Sexual assault is defined by the Criminal Code of Canada as an assault of a sexual nature that violates the sexual integrity of the victim. These charges are taken very seriously and are pursued aggressively by the police.
When investigating a sexual assault case, police look at several factors such as which body part was touched, the nature of the contact, the situation, words and gestures accompanying the act, and any threats that were accompanied by force.
Common Charges Related to Sexual Assault
When it comes to sexual assault charges, here are some related charges:
- Sexual assault with a weapon
- Aggravated sexual assault
- Sexual battery
- Sexual harassment
Punishment for Sexual Assault
- Maximum 10 years in prison for an indictable offence (more serious crimes)
- Maximum 18 months for summary conviction (less serious crimes)
- Possible inclusion on the National Sex Offender Registry
Frequently Asked Questions About Sexual Assault Charges in Alberta
1. What are the best defences for a sexual assault charge?
There are two common defences to an allegation of sexual assault: the complainant consented or that you were honestly mistaken and believed that the complainant had consented.
You can be acquitted of sexual assault charges if you can demonstrate that there was consent, or the suggestion of consent, in the situation. This involves showing that you took reasonable steps to determine if the complainant had given their consent – which must be communicated clearly and not revoked during the act.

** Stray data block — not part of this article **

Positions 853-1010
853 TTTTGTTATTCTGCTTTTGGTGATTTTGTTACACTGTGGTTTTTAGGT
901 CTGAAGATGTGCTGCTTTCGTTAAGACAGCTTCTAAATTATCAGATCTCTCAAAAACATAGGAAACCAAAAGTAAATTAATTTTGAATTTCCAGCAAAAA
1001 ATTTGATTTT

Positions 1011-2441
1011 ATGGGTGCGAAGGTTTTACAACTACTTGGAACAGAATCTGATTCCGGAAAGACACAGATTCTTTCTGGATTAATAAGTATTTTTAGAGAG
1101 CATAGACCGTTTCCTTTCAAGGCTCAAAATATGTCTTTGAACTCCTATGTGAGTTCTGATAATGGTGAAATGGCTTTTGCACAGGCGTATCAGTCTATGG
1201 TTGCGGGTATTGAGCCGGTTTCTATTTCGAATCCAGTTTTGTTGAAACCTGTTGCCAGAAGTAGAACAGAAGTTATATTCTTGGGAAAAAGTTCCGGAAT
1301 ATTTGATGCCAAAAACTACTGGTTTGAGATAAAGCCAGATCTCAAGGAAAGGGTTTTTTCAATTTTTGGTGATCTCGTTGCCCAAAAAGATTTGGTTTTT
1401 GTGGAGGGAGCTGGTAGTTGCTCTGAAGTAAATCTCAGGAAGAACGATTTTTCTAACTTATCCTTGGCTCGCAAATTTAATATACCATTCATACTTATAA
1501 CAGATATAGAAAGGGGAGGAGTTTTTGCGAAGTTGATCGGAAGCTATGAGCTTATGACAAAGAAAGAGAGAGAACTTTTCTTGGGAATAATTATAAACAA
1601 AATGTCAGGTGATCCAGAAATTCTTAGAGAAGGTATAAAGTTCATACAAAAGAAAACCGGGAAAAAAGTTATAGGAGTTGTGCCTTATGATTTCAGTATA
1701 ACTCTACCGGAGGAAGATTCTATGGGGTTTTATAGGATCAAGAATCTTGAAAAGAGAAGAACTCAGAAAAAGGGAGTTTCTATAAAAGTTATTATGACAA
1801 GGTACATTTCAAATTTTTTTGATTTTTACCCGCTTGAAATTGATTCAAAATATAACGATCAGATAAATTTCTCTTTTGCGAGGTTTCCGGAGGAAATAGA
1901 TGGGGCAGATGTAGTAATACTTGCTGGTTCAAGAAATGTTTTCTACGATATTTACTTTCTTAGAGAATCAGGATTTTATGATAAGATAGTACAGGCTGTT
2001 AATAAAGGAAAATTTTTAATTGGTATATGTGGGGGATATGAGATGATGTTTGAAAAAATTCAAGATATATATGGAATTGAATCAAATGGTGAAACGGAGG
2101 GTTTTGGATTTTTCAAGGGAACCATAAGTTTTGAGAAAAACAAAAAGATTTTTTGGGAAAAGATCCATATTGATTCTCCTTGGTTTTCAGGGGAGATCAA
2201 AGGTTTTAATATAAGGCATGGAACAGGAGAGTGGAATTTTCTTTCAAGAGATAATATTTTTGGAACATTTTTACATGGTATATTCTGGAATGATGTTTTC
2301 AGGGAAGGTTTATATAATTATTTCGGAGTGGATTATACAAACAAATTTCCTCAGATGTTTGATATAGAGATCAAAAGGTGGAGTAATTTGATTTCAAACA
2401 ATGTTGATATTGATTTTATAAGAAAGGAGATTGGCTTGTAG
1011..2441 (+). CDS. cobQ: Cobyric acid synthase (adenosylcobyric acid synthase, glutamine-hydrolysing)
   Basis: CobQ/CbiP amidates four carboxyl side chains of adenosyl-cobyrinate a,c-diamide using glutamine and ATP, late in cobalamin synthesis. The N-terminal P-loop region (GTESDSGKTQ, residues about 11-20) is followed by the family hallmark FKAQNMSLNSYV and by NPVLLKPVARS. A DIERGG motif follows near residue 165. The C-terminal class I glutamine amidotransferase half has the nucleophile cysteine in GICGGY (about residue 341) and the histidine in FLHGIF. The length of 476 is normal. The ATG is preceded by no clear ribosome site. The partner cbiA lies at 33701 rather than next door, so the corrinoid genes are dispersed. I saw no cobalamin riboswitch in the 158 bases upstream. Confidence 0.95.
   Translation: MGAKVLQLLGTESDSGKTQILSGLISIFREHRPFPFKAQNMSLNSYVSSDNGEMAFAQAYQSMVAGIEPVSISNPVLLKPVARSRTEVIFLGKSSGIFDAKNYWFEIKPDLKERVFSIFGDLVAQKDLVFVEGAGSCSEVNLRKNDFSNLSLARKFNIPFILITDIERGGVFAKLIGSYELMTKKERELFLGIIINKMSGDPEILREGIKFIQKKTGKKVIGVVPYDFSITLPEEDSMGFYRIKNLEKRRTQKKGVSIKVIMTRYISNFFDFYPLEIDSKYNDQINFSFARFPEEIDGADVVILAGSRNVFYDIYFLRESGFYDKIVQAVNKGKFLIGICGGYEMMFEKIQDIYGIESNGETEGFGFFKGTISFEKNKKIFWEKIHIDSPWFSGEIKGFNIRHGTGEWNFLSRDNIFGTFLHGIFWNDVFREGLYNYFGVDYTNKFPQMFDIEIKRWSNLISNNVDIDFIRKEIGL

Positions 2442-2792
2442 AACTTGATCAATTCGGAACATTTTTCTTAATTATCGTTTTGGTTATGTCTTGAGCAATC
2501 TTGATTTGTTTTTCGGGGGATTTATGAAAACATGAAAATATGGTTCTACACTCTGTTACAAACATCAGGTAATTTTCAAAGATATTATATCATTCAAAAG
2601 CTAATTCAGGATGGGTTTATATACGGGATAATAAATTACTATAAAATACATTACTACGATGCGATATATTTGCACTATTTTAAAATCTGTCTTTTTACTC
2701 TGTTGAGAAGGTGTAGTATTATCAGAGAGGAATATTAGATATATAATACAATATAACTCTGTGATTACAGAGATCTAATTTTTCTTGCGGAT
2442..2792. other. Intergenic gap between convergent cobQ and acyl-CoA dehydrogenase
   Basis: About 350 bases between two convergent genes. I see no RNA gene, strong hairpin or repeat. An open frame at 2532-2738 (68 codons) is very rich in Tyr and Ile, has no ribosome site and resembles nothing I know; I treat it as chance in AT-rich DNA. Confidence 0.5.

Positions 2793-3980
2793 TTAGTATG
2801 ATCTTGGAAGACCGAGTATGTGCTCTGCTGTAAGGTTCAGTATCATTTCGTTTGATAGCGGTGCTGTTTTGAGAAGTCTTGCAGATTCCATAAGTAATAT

2. Can I get my sexual assault charges dropped?
In more minor cases of sexual assault, your lawyer may be able to negotiate with the Crown prosecutor to have your charge dropped if you enter into a peace bond. Peace bonds must be consented to by the Crown prosecutor, and your eligibility will be dependent on the circumstances of the case and your background (past convictions, criminal record, etc.).
If you are not a candidate for a peace bond, you may be able to apply for a discharge by pleading guilty and receiving a conditional or absolute discharge.
Your charge may also be dropped if the Crown determines that there is no reasonable likelihood of conviction, or no public interest in continuing the prosecution. However, sexual assault allegations are treated very seriously by Crown prosecutors and the police, and the early, outright withdrawal of these types of charges is uncommon. If you are facing sexual assault charges it is important to hire a lawyer and prepare yourself for potentially lengthy legal proceedings.
3. What can I do if I’ve been falsely accused of sexual assault?
While many people believe that if there is no direct evidence against them then they cannot be convicted of sexual assault, the reality is that convictions do still happen with little to no objective evidence. In these cases, the Crown Prosecutor and police still treat allegations of sexual assault very seriously.
If you are falsely accused of sexual assault and face a trial, it is your word against the complainant. This is why it’s imperative that you seek the aid of a criminal defence lawyer who, through skilled cross-examination, can weaken the case against you.
4. How does the court determine whether or not consent was given?
The court will look at the words, conduct, and reasonable steps taken by the accused to determine consent. However, the court will not accept silence or passivity on the part of the complainant as a form of consent.
The issue of consent can be a grey area, since your and the complainant’s recollections of the events may vary. They will look at consent from the complainant’s point of view but also consider whether or not your belief in the complainant’s consent was reasonable in the circumstances.
I’ve Been Charged with Sexual Assault. What Do I Do Now?
DDSG Criminal Law has a number of expert lawyers with years of experience in this area. Contact us today to learn more.